Published on June 20th, 2019
Before Charles Xavier and Erik Lensherr took the names Professor X and Magneto, they were two young men discovering their powers for the first time.
Before they were archenemies, they were closest of friends, working together, with other Mutants (some familiar, some new), to stop the greatest threat the world has ever known.
In the process, a rift between them opened, which began the eternal war between Magneto’s Brotherhood and Professor X’s X-MEN.
Watch Trailer Of Movie “X-Men: First Class” Here
Movie Reviews: “X-Men: First Class“
Movie Review: THE TIMES
In some glorious zone between Mad Men and Thunderbirds comes this X-Men prequel, as kinetic as it is character-driven, and full of ridiculous retro pleasures.
Since Kick-Ass, the British director Matthew Vaughn has not lacked ambition, and this movie includes Nazi doctors, the Cuban missile crisis and mutant superheroes in silly costumes. Oddly, it works. Although inspired by the 1963 Marvel comic series, X-Men: First Class takes a classier route than the four films that preceded it.
There are virtuoso explosions of action aplenty, but at the core of the film is the friendship between the mind-bending Charles Xavier and the metal-bending Erik Lehnsherr, who later become arch-enemies as Professor X and Magneto.
Movie Review: GO LONDON
The X-Men franchise had seemed to be flagging, both in critical reception and box office takings.
A couple of years ago the fourth instalment, X-Men Origins: Wolverine, did less well all round than the third, X-Men: The Last Stand. But X-Men: First Class, directed by Matthew Vaughn, fresh from Kick-Ass, successfully reinvigorates the series.
It’s a prequel, an explanation of how the X-Men originated, set mainly in the Bondish Sixties but starting right back in the Second World War.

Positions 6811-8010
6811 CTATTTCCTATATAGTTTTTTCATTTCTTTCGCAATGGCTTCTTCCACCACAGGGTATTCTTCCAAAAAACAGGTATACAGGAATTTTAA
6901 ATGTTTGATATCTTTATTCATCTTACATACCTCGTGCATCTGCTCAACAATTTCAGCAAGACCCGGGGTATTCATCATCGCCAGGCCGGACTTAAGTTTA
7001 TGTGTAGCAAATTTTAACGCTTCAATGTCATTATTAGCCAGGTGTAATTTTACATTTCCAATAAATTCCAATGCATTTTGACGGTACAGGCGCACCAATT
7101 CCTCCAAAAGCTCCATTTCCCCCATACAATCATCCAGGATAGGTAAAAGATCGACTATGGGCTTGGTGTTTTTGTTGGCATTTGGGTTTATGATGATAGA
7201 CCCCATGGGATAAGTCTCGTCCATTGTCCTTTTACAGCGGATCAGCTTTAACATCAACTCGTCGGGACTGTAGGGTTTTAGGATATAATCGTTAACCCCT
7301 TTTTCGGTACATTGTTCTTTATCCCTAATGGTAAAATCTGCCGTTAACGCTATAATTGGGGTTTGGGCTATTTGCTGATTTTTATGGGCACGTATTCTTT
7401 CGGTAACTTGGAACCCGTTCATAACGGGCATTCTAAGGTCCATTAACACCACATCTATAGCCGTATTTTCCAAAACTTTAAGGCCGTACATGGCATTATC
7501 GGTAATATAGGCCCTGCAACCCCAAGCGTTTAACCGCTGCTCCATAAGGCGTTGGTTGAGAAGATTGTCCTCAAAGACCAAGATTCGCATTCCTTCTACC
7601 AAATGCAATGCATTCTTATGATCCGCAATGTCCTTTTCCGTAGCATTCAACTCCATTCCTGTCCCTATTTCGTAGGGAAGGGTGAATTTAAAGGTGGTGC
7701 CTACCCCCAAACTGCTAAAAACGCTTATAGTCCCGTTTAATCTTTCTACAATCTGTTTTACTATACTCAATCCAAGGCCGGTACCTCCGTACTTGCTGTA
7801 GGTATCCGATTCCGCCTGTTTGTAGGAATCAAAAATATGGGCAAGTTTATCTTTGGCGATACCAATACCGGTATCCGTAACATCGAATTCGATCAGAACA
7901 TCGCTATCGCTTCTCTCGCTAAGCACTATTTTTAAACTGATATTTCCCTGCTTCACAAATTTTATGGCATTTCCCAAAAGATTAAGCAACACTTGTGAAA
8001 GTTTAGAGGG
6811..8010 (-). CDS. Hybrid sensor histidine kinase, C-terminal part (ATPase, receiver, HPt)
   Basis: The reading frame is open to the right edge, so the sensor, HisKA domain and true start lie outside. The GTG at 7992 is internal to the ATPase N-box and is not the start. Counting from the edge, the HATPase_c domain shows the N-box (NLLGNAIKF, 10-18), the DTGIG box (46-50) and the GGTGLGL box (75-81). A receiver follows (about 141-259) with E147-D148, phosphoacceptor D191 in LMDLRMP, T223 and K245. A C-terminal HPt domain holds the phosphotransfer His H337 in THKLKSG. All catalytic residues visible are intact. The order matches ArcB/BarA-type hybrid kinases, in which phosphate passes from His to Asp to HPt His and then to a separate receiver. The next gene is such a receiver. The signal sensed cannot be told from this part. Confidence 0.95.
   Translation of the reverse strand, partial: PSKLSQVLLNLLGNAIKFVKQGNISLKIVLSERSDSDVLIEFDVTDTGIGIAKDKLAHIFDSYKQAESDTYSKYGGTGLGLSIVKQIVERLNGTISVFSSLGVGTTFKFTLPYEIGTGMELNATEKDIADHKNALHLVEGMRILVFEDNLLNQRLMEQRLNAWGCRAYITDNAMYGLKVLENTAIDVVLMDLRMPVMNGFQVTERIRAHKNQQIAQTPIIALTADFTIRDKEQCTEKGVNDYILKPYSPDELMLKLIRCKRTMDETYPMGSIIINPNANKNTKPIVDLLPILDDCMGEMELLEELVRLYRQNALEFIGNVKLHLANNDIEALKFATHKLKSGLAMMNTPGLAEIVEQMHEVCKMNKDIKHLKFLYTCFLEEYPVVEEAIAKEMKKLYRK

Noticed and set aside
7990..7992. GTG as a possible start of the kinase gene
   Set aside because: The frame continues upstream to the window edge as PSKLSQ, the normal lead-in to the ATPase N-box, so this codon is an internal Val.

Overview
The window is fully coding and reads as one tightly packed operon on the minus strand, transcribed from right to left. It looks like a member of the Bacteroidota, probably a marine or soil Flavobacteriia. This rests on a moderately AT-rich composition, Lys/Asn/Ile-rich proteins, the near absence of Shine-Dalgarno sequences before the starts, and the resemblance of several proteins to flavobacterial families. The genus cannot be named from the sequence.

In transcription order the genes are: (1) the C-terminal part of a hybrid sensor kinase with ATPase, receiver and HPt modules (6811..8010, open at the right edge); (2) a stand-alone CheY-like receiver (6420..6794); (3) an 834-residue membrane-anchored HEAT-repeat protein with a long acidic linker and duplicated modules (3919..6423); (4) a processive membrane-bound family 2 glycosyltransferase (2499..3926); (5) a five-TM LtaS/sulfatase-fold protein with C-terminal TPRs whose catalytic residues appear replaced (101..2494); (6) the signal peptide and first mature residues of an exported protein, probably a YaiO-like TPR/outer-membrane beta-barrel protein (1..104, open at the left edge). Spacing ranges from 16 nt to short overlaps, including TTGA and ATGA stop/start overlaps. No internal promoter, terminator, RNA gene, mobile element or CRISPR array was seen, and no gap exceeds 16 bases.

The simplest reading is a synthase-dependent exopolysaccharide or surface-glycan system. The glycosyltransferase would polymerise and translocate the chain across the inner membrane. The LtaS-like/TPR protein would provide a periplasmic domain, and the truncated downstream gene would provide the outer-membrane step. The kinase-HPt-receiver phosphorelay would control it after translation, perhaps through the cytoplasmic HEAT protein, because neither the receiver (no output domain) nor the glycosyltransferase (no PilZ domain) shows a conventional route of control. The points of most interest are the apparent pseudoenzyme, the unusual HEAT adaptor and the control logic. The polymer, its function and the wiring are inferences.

In a Nazi death camp we see young Erik Lehnsherr, Magneto to be, being tormented by evil Dr Schmidt, who makes him display his freakish powers by the simple device of threatening to shoot his mother if he doesn’t oblige: “You don’t move the coin, I pull the trigger.”
Movie Review: San Diego Reader
Given that tidbit of wisdom, I’d say three-o-clock in the morning is the perfect time to see X-Men: First Class. Because otherwise, you’re liable to notice a certain difference in the “tragic importance” of the film’s two main storylines. One is the story of a bunch of mutant teenagers struggling with the fact that they don’t fit in with “normal” people.
Their “gifts” set them apart in painful, even crippling ways, and no one can say that their suffering isn’t real. The trouble is, the other story concerns Erik Lehnsherr (played with moving, handsome earnestness by Michael Fassbender), the mutant who will become the villain Magneto.
Erik is a young Jewish mutant in Nazi Germany who sees his mother gunned down because he can’t make his power over magnetism work on command. Who is then taken in hand by his mother’s murderer and subjected to horrific experimentation in a concentration camp. Whose whole life thereafter is consumed by the desire for revenge.